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354. Job 34:21-24, The Extent of Divine Judgment 

21 “For His eyes are upon the ways of a man,
And He sees all his steps.
22 There is no darkness or deep shadow
Where the workers of iniquity may hide themselves.
23 For He does not need to consider a man further,
That he should go before God in judgment.
24 He breaks in pieces mighty men without inquiry,
And sets others in their place.


Elihu speaks of the divine judgment in this long section (34:16-28/30), yet he doesn’t do so either with the ghoulish delight of Zophar (20:12-16) or by enumerating the pains of the wicked, as does Eliphaz (15:20-24). Rather, Elihu emphasizes the certainty and finality of the divine judgment. He breaks no new ground in these verses, though his way of wording things often is either indebted to other Scriptures or is full of unique phrases.


Verse 21-22 speak of the inescapability of the divine judgment. Literally, we have:


    “For his eyes are upon the ways of a man; and he sees all his steps. There is no darkness nor

     is there a shadow of death for the doers of evil to hide there.”


The Hebrew is straightforward and even fun to read for, unlike many verses in Job, one has the sense that meaning is being communicated clearly through the words. The general theme of God’s knowledge of human ways is expressed throughout the Bible, but Psalm 139:1-3 captures it memorably:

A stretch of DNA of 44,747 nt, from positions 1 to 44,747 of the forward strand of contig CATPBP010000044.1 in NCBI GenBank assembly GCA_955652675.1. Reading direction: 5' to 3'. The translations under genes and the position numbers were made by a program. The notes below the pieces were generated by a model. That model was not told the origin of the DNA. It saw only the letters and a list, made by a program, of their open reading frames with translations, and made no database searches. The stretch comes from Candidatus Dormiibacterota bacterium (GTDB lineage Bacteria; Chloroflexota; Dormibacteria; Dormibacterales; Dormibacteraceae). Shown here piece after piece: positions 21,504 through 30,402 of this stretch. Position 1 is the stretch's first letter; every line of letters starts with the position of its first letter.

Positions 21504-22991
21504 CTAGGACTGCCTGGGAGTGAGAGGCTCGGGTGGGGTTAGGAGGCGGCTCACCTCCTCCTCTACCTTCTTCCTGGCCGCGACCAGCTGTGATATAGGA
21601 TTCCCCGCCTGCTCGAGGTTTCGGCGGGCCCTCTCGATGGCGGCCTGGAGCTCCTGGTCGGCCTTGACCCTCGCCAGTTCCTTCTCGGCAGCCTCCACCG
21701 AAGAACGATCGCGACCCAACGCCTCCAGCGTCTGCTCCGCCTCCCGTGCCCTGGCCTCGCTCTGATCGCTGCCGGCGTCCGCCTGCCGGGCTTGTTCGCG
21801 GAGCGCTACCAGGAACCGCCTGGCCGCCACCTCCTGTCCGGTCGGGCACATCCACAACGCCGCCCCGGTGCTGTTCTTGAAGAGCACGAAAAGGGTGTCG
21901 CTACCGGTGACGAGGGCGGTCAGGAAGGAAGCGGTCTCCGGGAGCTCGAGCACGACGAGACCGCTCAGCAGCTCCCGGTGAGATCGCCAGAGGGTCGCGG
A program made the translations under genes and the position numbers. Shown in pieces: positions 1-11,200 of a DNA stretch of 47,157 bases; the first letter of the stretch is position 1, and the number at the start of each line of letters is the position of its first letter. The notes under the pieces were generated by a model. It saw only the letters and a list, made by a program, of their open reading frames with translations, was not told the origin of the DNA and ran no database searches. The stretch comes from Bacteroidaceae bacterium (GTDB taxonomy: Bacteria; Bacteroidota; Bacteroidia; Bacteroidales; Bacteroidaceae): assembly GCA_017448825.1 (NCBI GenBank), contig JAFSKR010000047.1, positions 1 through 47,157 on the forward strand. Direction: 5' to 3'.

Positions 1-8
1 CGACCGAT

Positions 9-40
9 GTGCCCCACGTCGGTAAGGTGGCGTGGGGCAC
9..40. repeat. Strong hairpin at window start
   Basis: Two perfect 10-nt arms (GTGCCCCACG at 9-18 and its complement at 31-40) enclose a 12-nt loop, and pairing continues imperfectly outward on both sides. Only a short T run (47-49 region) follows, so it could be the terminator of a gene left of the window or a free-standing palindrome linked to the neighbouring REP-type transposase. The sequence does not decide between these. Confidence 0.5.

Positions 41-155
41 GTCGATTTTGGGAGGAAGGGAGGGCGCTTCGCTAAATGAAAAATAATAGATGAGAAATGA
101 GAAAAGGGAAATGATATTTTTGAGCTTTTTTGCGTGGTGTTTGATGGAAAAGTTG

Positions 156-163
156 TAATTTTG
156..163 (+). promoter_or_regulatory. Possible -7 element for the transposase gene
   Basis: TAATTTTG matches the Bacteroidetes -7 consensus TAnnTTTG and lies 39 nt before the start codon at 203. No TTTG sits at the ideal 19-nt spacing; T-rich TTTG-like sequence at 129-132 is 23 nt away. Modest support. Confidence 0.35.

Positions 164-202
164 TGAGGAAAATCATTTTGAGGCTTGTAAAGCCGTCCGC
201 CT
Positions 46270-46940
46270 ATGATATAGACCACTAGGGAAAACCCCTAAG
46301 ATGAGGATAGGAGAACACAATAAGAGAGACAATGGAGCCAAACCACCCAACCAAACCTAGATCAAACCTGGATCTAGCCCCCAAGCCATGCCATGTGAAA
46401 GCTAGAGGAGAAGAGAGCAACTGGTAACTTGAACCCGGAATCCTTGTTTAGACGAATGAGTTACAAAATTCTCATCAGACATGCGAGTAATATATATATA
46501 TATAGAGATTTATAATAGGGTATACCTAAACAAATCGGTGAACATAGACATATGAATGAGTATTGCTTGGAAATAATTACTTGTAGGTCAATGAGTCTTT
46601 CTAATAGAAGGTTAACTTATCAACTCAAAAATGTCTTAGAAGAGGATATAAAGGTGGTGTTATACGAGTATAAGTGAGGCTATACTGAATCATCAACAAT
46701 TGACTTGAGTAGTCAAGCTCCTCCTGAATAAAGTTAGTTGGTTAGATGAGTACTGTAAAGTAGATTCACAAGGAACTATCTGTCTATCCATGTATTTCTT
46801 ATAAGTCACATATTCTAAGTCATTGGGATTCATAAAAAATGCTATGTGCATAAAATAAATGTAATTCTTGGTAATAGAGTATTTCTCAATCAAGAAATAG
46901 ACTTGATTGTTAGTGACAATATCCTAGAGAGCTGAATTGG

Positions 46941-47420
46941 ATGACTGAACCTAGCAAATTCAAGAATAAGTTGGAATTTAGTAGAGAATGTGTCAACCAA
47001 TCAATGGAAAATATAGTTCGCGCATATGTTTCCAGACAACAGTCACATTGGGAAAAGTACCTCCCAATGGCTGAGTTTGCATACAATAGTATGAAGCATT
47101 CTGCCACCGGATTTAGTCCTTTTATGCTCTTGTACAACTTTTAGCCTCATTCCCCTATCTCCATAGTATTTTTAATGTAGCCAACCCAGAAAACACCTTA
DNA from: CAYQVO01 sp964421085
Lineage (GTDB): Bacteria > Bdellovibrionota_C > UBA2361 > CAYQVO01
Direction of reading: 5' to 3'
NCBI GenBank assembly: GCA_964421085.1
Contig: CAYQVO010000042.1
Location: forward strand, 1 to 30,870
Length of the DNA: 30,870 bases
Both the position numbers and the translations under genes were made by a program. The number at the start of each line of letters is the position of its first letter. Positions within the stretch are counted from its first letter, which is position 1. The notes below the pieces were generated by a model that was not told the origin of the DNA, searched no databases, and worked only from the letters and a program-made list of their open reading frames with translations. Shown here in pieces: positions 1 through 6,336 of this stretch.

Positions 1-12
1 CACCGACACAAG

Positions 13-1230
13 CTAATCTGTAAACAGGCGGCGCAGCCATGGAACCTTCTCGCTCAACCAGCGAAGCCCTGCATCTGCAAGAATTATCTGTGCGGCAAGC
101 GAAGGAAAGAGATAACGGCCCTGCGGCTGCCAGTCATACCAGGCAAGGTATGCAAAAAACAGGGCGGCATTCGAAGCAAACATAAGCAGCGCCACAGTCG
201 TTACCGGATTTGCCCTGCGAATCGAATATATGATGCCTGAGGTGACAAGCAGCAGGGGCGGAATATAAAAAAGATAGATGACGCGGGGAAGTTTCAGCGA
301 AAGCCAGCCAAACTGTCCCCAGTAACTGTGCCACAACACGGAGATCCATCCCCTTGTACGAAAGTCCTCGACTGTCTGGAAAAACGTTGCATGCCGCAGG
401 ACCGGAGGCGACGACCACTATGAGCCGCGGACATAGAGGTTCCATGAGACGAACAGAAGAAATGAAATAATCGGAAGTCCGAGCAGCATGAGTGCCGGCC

“Lord, you have searched (chaqar, which appears in Job 34:24) and known me 

    (yada, used in 34:10). You know when I sit down and rise up. . . you are a steward of all

    my ways (derek, same word as in Job 34:21).  


Elihu’s word for “steps” (tsaad, 14x) is a favorite word in Job (5x). When Job thinks of the benefits of a divine “time-out” in Job 14, he thinks about how glorious it would be after the time-out for God to “number his steps” (saphar, tsaad, 14:16). The same verb and noun (saphar, tsaad) also appear on Job’s lips in Job 31:37. In this passage Elihu talks about God’s “seeing” (the common raah) all the steps of a human, but this isn’t a joyful recounting of the path of a human who seeks close fellowship with God, but is a prelude to judgment. God’s “seeing” all human steps means that there is no escape from God’s gaze.


The thought that God sees all things is confirmed in verse 22, where Elihu uses two terms beloved of Job but actually reverses the way Job used the terms. Earlier when Job had longed for God to leave him alone, he requested leave to descend into the land of “darkness” (choshek) and “the shadow of death” (tsalmaveth, 10:21). Elihu now says in 34:22 that there is no “darkness” (choshek) or “shadow of death” (tsalmaveth) where workers of iniquity can go. He doesn’t directly call Job a “worker of iniquity,” but a smart person can connect the dots. There is no escape from the searching eyes of God.


Just when we were getting confident in our translation skills, Elihu pulls the rug from under us—by giving us verse 23. Oh, it isn’t as if we don’t know what the individual words say, it is just that they make no sense when strung together. We have: